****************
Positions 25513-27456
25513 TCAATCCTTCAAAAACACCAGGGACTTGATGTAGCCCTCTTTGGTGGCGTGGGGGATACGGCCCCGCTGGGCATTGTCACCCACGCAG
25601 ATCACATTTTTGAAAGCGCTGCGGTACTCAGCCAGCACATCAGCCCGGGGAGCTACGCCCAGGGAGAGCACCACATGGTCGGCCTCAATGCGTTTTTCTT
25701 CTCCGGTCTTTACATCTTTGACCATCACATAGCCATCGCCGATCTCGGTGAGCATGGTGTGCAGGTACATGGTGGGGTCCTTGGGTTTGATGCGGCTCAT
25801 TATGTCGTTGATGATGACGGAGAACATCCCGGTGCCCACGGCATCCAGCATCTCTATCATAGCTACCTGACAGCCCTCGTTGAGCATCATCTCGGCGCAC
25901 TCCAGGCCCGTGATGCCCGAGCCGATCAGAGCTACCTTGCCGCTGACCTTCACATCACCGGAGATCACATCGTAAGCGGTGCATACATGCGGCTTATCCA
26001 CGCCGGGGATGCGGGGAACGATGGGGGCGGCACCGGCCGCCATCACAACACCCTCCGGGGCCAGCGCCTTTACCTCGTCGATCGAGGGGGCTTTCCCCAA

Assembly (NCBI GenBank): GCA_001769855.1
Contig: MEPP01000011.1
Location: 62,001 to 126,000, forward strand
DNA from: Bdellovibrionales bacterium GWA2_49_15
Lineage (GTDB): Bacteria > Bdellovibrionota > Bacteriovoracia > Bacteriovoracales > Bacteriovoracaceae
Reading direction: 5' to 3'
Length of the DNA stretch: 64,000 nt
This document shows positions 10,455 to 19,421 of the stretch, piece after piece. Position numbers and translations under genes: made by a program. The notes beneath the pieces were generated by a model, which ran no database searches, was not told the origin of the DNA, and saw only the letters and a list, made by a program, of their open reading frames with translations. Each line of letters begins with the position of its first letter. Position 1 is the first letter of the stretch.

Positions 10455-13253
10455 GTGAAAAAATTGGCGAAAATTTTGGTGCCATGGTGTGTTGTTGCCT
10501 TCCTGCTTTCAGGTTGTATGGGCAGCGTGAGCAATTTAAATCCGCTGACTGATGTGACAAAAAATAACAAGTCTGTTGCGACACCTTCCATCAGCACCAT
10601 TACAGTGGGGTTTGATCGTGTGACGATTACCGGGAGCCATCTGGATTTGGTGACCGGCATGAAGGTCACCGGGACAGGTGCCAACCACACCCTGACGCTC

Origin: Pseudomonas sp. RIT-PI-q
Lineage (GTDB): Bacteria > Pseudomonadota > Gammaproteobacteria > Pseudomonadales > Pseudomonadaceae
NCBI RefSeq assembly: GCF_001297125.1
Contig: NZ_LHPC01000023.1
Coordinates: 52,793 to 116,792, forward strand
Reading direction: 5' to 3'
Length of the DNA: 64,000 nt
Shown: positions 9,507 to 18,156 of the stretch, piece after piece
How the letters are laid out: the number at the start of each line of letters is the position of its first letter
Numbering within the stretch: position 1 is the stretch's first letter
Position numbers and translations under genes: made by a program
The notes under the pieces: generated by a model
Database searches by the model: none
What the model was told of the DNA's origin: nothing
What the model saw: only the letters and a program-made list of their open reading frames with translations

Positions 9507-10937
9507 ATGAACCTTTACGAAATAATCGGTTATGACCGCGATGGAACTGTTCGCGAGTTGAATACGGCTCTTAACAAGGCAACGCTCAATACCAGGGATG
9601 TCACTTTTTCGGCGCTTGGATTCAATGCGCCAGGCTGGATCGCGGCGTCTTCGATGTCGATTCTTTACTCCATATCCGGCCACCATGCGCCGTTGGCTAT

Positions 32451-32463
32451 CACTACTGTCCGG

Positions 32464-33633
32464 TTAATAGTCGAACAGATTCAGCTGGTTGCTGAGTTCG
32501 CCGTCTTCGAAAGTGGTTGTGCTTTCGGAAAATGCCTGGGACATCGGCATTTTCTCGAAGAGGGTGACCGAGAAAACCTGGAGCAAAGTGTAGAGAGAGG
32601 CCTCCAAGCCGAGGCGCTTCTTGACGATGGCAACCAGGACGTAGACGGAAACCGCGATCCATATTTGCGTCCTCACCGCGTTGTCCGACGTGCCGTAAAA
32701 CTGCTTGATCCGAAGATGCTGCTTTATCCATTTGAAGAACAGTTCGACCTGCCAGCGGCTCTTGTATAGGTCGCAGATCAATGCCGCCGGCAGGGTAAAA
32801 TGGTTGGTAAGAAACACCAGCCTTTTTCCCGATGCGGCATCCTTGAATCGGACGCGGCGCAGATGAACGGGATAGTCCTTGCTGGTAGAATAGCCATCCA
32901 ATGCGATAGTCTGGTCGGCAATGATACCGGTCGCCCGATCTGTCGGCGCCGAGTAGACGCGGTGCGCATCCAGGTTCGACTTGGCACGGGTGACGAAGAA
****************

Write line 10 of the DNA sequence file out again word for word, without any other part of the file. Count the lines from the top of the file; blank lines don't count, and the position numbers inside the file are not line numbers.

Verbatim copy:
Location: 62,001 to 126,000, forward strand